I’ve created a general study guide to help with discussions around the Michael + Josephine book that covers worldwide conflict, the role of disaster relief workers, queer love as a form of resistance, and self-love/personal evolution.
I hope it’s of benefit to individuals and classrooms. I am happy to expand on any elements as needed. Reach me at email@example.com.
Either you are able to write or you are not. To presume quarantine allows writing time is classist, among other things.
But poets know the writing will show up because poets show up. Aren’t we the first artists to be called in times of tragedy?
So here are some writing prompts to help ease you in when everything is circling your mind at once. To center you. Or allow you to express what you need.
If they help you let me know or send me a poem. I’ll post a portion of your piece/a quote here.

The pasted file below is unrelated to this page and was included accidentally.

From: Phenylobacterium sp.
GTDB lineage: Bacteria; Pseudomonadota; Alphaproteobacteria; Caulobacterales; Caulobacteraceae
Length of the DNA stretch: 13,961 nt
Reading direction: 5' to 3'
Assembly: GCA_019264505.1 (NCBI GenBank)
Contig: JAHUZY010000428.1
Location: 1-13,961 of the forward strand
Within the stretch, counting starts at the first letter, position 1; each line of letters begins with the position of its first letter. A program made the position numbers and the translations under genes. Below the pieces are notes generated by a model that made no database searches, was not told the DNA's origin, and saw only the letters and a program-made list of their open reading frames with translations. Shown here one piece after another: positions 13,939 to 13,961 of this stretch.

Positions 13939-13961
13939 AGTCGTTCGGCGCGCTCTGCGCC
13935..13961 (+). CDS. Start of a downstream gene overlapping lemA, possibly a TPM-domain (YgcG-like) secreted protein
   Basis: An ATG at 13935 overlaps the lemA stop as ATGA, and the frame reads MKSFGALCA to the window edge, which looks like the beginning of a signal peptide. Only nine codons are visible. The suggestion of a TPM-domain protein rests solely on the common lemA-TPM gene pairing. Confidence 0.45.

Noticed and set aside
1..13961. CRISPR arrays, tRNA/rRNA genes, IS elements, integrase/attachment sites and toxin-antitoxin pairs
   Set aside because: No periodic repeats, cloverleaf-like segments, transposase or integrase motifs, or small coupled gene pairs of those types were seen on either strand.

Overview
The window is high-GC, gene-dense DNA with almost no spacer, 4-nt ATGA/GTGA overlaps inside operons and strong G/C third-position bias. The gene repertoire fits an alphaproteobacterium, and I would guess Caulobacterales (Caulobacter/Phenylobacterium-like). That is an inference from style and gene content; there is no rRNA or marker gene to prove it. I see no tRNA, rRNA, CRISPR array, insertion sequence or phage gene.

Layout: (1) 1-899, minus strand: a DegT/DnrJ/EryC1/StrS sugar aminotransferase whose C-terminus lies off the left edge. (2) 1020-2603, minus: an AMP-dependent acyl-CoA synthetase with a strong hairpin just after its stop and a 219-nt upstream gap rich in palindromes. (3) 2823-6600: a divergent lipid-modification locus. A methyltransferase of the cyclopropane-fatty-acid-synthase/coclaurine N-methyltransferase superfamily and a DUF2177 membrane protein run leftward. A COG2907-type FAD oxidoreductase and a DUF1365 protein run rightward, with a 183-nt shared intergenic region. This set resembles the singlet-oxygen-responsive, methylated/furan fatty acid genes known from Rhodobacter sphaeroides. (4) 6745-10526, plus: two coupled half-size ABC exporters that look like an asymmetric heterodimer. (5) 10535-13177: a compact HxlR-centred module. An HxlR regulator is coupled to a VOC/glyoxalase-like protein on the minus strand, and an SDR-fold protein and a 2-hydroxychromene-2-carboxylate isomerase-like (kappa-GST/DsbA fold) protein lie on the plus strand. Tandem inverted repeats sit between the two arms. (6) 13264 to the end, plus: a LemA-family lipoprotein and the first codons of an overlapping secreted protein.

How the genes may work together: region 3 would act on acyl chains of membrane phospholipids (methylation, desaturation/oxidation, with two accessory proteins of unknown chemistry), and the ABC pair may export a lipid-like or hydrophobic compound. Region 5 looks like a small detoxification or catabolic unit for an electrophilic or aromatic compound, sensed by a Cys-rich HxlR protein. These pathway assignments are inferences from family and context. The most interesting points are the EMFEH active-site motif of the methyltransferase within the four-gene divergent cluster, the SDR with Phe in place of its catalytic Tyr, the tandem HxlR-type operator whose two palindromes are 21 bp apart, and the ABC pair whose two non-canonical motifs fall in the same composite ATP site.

:: Hand washing is the most important thing to maintain. What do you think about as you are washing your hands? What secret or feeling do you have that only your hands can hear? Whisper it to your hands. Let the bubbles envelop it. Rinse it off. Let it go down the sink.
:: Write an ode to hands. The things they touch. The things out of reach.
:: Now is not the time to lie to yourself. What is the schedule you actually maintain versus the one you hope(d) to maintain? What does this say about humans? What does this say about how far ahead you see this schedule having to be maintained?
:: Write about one beautiful thing you’ve discovered while in quarantine. It can be a moment, a person, an idea.
:: Walk through your home as a walking meditation. With your new vision what understanding do you have about the space you occupy? How are the outside and inside related or not related?
:: Consider that we are all linked. If these are tangible threads and you could send a message, like a vibration on this thread, what are the words you would send? Are they words at all?